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ITF unions act on container safety on Workers’ Memorial Day

Noticias 30 Apr 2015

Members from the dockers’, road transport workers, railway workers and seafarers’ sections were part of 28 April activities highlighting the ITF container safety campaign. The issue of toxic gases in containers tied in with the International Trade Union Confederation (ITUC) theme for IWMD - removing exposure to hazardous substances at work.

The container safety campaign also looks at misdeclaration of contents, container weights, and improper packing.

ITF president and chair of the dockers’ section Paddy Crumlin said: “Unsafe containers affect workers in every section of the transport chain-that makes it a trade union issue. Dockers, seafarers, truck drivers, railway workers and warehouse workers are potentially at risk because they often don’t have accurate information about the vital statistics of a container; what’s in it, how much does it weigh, has it been loaded properly, has it been tested for toxic substances?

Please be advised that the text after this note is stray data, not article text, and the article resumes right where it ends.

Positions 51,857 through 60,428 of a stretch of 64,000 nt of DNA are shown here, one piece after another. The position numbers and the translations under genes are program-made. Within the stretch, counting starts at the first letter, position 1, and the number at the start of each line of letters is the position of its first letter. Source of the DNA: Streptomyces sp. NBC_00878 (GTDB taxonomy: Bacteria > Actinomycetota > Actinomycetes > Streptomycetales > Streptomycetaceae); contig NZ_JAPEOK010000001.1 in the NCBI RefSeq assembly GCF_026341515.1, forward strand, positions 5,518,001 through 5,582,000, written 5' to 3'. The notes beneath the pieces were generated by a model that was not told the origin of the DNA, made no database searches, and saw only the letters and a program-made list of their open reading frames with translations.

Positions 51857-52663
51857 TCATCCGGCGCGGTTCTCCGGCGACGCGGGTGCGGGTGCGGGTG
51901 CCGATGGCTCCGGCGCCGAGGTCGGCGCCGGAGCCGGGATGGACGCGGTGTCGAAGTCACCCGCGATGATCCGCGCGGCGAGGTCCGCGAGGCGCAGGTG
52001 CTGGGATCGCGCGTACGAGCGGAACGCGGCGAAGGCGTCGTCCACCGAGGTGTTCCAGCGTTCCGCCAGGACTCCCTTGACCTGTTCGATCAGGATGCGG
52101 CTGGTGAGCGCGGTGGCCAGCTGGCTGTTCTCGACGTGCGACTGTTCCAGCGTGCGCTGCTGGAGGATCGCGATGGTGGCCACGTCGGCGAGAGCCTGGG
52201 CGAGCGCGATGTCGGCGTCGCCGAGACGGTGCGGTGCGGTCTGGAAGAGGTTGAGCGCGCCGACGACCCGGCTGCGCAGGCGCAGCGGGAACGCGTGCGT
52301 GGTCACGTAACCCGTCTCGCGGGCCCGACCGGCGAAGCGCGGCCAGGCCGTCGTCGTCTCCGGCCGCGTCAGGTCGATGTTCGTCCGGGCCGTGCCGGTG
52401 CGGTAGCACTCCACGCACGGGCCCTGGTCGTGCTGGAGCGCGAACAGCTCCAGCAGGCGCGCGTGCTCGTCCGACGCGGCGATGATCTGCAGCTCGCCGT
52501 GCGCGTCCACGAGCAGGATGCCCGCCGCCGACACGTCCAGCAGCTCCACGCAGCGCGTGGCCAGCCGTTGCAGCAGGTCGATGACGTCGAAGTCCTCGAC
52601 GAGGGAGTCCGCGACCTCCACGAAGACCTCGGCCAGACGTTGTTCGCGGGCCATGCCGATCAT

“So for us this is about regulation, it’s about giving workers accurate information about the containers they’re handling so they can do their jobs and still make it home at the end of the day.”

There’s more from Paddy Crumlin in his blog article for Equal Times >>

In India, Japan, The Netherlands, Estonia, Denmark, Belgium, Uganda and many more, raising awareness with members and the general public was key in union activities. See transport workers in action >>

Unions are being encouraged to continue their work around container safety by lobbying their national governments to implement the code of practice on packing of cargo transport units which was endorsed by The International Labour Organization (ILO) , Maritime Organization (IMO) and the United Nations Economic Commission for Europe (UNECE) last year and adopt the provisions into national legislation. The ITF would also like to see more legislation around mandatory weighing of containers and a system to measure levels of harmful gases.

Find out more on the container safety campaign:

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